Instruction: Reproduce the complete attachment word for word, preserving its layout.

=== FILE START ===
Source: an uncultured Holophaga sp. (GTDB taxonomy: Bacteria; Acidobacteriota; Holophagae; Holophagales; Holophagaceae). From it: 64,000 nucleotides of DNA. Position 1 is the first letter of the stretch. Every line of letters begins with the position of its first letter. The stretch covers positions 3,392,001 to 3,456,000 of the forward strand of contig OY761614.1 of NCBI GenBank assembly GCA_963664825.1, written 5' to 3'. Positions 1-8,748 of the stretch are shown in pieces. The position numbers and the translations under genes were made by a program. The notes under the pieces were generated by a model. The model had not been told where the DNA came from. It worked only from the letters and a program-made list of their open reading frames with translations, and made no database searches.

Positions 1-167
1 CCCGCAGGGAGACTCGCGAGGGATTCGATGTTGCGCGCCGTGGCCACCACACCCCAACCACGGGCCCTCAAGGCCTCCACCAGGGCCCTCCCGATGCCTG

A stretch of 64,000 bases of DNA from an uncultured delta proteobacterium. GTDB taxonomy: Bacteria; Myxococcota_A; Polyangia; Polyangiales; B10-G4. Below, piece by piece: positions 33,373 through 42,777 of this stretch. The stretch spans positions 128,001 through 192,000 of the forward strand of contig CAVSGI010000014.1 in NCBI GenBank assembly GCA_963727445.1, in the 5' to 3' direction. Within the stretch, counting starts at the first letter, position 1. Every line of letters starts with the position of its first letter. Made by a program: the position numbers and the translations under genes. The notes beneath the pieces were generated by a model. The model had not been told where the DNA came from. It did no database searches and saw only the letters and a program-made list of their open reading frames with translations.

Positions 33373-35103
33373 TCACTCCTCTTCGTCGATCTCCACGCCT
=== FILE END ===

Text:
Source: an uncultured Holophaga sp. (GTDB taxonomy: Bacteria; Acidobacteriota; Holophagae; Holophagales; Holophagaceae). From it: 64,000 nucleotides of DNA. Position 1 is the first letter of the stretch. Every line of letters begins with the position of its first letter. The stretch covers positions 3,392,001 to 3,456,000 of the forward strand of contig OY761614.1 of NCBI GenBank assembly GCA_963664825.1, written 5' to 3'. Positions 1-8,748 of the stretch are shown in pieces. The position numbers and the translations under genes were made by a program. The notes under the pieces were generated by a model. The model had not been told where the DNA came from. It worked only from the letters and a program-made list of their open reading frames with translations, and made no database searches.

Positions 1-167
1 CCCGCAGGGAGACTCGCGAGGGATTCGATGTTGCGCGCCGTGGCCACCACACCCCAACCACGGGCCCTCAAGGCCTCCACCAGGGCCCTCCCGATGCCTG

A stretch of 64,000 bases of DNA from an uncultured delta proteobacterium. GTDB taxonomy: Bacteria; Myxococcota_A; Polyangia; Polyangiales; B10-G4. Below, piece by piece: positions 33,373 through 42,777 of this stretch. The stretch spans positions 128,001 through 192,000 of the forward strand of contig CAVSGI010000014.1 in NCBI GenBank assembly GCA_963727445.1, in the 5' to 3' direction. Within the stretch, counting starts at the first letter, position 1. Every line of letters starts with the position of its first letter. Made by a program: the position numbers and the translations under genes. The notes beneath the pieces were generated by a model. The model had not been told where the DNA came from. It did no database searches and saw only the letters and a program-made list of their open reading frames with translations.

Positions 33373-35103
33373 TCACTCCTCTTCGTCGATCTCCACGCCT